RM(1)                                                            User Commands                                                           RM(1)


       rm - remove files or directories


       rm [OPTION]... FILE...


       This manual page documents the GNU version of rm.  rm removes each specified file.  By default, it does not remove directories.

       If  the  -I or --interactive=once option is given, and there are more than three files or the -r, -R, or --recursive are given, then rm
       prompts the user for whether to proceed with the entire operation.  If the response is not affirmative, the entire command is aborted.

       Otherwise, if a file is unwritable, standard input is a  terminal,  and  the  -f  or  --force  option  is  not  given,  or  the  -i  or
       --interactive=always option is given, rm prompts the user for whether to remove the file.  If the response is not affirmative, the file
       is skipped.


       Remove (unlink) the FILE(s).

       -f, --force
              ignore nonexistent files, never prompt

       -i     prompt before every removal

       -I     prompt once before removing more than three files, or when removing recursively.  Less intrusive than  -i,  while  still  giving
              protection against most mistakes

              prompt according to WHEN: never, once (-I), or always (-i).  Without WHEN, prompt always

              when  removing  a  hierarchy  recursively,  skip any directory that is on a file system different from that of the corresponding
              command line argument

              do not treat `/' specially

              do not remove `/' (default)

       -r, -R, --recursive
              remove directories and their contents recursively

       -v, --verbose
              explain what is being done

       --help display this help and exit

              output version information and exit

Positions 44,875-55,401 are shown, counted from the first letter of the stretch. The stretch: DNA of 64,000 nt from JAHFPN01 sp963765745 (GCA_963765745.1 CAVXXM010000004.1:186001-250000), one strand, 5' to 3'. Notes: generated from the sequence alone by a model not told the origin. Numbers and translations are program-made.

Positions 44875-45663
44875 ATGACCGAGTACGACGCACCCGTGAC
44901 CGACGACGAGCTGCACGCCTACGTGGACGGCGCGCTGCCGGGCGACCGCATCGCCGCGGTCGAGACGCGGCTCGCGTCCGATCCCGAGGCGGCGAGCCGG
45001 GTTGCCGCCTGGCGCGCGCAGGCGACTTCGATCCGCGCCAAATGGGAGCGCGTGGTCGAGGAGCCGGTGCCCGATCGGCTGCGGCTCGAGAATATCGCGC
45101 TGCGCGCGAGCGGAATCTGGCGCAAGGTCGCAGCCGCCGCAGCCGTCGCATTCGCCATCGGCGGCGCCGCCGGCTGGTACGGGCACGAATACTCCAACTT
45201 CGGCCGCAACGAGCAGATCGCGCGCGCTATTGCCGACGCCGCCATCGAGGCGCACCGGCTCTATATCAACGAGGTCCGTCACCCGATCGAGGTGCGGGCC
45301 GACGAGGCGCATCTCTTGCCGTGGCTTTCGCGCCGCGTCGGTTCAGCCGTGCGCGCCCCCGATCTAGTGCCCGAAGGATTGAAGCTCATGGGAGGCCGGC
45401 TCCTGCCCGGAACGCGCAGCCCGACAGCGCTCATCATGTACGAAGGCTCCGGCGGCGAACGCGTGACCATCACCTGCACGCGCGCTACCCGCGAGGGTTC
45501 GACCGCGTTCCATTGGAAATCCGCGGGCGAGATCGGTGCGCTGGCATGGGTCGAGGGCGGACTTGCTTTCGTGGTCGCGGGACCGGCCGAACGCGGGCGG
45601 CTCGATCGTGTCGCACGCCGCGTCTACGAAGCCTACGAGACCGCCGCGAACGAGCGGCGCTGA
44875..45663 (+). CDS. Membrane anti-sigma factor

By default, rm does not remove directories.  Use the --recursive (-r or -R) option to remove each listed directory, too, along with all
       of its contents.

       To remove a file whose name starts with a `-', for example `-foo', use one of these commands:

              rm -- -foo

              rm ./-foo

       Note that if you use rm to remove a file, it might be possible to recover some of its contents, given sufficient expertise and/or time.
       For greater assurance that the contents are truly unrecoverable, consider using shred.


       Written by Paul Rubin, David MacKenzie, Richard M. Stallman, and Jim Meyering.


       Report rm bugs to bug-coreutils@gnu.org
       GNU coreutils home page: <http://www.gnu.org/software/coreutils/>
       General help using GNU software: <http://www.gnu.org/gethelp/>
       Report rm translation bugs to <http://translationproject.org/team/>


       Copyright © 2011 Free Software Foundation, Inc.  License GPLv3+: GNU GPL version 3 or later <http://gnu.org/licenses/gpl.html>.
       This is free software: you are free to change and redistribute it.  There is NO WARRANTY, to the extent permitted by law.


       unlink(1), unlink(2), chattr(1), shred(1)

       The full documentation for rm is maintained as a Texinfo manual.  If the info and rm programs are properly installed at your site,  the

              info coreutils 'rm invocation'

       should give you access to the complete manual.

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